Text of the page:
This was then, at Oceanside Marina:
In 2013 local developer Pritam Singh bought Oceanside Marina from the bank after a local company called Cortex blew up taking several notable quasi-developments with it. Singh told the paper he paid five million for the marina and in 2013 had plans to spend 25 million upgrading the docks.
From the Key West Citizen, June 13, 2013, an interview Pritam Singh gave:
Rows of boat slips will remain untouched, as the slips were sold to individual owners. Singh said he purchased 8 acres of upland and 4 acres of bay bottom.
He has been working with Monroe County planning staff for the past several months to determine how much development can occur there. But he added that he plans to keep it a sportfishing marina.
"The saying is, 'The legend is back,'" Singh said. "It's beautiful. It's an extraordinary site."
Singh called Stock Island an up-and-coming community with a lot of potential. He cited the success of restaurateur Bobby Mongelli, who owns Hogfish Bar Grill and Roostica on Stock Island.
He also referenced the changes being made on Shrimp Road, on the other side of Safe Harbor, by the owners of Stock Island Marina Village, who have built a dog park and community garden on their property, extended their piers and are looking at building a hotel on Safe Harbor.
"Stock Island is great," Singh said. "It is fabulous."
That was in 2013 according to the Citizen newspaper. This is now, fabulous or not here comes development:
The old Hickory House restaurant, sold in a sweetheart deal to Monroe County for several times its true worth is gone. Singh bought it from the county for its true value and the county lost millions.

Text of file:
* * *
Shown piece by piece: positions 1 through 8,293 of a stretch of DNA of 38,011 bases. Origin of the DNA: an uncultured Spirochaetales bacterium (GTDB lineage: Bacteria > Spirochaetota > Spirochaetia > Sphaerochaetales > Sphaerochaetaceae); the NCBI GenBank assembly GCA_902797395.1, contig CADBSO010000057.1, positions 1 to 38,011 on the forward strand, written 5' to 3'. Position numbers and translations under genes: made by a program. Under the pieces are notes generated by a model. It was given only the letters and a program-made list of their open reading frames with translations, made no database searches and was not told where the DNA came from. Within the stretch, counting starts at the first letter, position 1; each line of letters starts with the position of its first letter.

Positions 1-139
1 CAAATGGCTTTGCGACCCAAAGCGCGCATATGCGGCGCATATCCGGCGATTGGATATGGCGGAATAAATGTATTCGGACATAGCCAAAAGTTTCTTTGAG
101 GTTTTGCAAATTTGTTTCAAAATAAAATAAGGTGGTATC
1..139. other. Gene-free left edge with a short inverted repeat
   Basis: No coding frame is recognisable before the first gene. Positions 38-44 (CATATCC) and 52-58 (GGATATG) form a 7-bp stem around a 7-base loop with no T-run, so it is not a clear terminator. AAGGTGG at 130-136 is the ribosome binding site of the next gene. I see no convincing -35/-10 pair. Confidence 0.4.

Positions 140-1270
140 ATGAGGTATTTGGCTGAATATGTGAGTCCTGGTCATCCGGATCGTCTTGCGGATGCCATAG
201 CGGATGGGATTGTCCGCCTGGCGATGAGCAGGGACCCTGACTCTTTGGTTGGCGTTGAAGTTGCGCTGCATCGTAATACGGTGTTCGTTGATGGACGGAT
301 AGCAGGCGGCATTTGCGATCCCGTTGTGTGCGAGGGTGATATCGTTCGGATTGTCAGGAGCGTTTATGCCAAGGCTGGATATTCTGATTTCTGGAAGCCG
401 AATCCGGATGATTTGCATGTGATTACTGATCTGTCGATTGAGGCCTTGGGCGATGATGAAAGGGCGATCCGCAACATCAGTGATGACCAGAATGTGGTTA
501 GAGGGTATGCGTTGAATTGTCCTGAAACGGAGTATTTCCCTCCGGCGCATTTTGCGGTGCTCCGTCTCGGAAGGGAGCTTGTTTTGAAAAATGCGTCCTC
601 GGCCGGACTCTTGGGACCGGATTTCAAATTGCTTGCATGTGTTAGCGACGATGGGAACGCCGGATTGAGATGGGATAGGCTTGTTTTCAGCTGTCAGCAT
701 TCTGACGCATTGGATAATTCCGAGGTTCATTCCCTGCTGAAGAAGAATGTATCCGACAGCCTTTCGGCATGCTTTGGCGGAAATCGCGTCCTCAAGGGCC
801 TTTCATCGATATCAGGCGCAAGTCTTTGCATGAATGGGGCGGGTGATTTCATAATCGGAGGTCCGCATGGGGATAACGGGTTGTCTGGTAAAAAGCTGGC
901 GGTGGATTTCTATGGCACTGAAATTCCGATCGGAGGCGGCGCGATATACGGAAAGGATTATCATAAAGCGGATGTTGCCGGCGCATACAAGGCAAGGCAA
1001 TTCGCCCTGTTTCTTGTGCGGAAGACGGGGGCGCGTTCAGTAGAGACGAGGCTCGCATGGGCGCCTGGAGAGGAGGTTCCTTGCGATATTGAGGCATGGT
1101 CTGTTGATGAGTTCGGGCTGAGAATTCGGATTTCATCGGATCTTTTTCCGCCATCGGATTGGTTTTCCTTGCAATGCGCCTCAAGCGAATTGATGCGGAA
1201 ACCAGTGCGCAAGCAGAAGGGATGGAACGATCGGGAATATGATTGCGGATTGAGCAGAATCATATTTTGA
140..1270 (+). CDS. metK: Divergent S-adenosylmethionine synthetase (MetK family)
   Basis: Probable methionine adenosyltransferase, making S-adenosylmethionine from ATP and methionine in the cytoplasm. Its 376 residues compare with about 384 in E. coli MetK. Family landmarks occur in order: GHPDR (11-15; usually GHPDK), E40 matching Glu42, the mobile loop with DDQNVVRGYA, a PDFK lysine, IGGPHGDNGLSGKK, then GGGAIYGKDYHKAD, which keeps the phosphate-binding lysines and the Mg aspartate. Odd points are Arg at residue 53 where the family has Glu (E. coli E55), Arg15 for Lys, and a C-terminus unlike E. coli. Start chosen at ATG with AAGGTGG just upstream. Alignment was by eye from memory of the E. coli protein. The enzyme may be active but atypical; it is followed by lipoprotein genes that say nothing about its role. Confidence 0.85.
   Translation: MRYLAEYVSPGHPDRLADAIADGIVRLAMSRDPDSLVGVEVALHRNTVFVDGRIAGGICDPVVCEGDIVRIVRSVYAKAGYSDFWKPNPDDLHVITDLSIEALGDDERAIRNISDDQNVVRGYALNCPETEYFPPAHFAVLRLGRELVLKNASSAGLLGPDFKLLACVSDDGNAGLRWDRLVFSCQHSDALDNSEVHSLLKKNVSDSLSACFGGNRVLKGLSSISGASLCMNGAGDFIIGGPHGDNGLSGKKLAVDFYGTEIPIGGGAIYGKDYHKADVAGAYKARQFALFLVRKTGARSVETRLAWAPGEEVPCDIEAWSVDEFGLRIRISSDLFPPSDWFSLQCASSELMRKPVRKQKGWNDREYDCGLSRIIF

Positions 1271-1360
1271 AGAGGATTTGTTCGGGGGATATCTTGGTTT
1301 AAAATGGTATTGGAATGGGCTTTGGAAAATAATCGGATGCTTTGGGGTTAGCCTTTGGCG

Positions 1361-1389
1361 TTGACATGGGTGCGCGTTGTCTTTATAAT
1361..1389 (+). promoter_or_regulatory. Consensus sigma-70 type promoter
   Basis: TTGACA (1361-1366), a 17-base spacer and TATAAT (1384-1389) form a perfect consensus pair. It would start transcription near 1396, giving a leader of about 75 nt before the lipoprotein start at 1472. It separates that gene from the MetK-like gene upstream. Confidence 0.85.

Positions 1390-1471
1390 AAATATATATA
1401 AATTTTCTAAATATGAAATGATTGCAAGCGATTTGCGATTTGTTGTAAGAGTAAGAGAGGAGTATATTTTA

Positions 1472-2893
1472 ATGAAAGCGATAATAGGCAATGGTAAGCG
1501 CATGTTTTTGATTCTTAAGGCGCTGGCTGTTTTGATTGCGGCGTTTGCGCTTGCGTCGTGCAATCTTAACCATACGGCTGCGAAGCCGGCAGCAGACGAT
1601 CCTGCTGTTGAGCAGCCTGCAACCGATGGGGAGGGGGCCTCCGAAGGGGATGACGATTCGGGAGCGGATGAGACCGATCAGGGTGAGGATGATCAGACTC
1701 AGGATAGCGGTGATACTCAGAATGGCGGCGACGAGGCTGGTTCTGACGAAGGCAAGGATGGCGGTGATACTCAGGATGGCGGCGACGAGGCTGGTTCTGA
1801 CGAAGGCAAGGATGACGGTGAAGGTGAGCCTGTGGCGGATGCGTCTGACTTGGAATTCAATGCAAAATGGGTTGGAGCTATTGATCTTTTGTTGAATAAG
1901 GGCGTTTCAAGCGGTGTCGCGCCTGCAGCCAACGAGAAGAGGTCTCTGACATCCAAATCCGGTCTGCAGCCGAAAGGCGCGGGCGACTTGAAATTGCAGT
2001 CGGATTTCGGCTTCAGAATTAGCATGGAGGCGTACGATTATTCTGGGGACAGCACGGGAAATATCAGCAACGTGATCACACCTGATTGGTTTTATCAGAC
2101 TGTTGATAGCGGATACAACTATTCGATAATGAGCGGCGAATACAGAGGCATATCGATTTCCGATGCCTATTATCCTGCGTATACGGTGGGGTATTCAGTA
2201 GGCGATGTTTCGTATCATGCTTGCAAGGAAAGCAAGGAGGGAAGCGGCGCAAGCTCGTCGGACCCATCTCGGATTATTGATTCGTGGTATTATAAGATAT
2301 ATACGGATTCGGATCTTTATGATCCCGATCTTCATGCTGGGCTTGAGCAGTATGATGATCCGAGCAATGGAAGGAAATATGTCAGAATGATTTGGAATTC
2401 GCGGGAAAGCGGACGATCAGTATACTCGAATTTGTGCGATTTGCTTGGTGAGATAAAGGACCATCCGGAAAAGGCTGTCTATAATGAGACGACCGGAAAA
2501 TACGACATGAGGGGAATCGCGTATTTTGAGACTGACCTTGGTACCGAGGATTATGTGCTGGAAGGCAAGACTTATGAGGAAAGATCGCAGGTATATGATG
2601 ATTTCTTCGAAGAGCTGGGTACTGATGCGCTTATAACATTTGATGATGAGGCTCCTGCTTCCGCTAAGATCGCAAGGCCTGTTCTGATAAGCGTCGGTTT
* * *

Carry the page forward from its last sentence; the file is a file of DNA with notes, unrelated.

Like they say, paradise paved over and a parking lot built:
Now we are told a hotel in the inimitable "Key West style" is starting to appear where the engine shops at Oceanside marina used to be:
As has been pointed out to me anyone who rents an expensive resort hotel room here, a couple of miles away from the city of Key West, has a pretty gnarly drive to get through Stock Island. There is not much that's quaint here unless run down trailers and actual commercial fishing rates as "quaint."
There is a lot of light industry on Stock Island including of course all the services that maintain fishing and recreational boats. There are the services that keep the city going, plumbing, iron works, plumbers and so on. None it could be considered scenic or tourist friendly.
I just don't know how long this worker housing, old trailers, can last as the development juggernaut finally gets into high gear. It's where housekeepers, waiters, shop clerks and boat captains can afford to live. I envision a future where workers will be imported and housed in dormitories.
Maloney could use a smooth coat of pavement to get rid of the absurd dips and weaves in the surface currently. And if the plan to draw tourists works that is sure to happen after years of neglect.
The construction at the end of Maloney Avenue is making real the plans and warnings issued repeatedly over the past few years.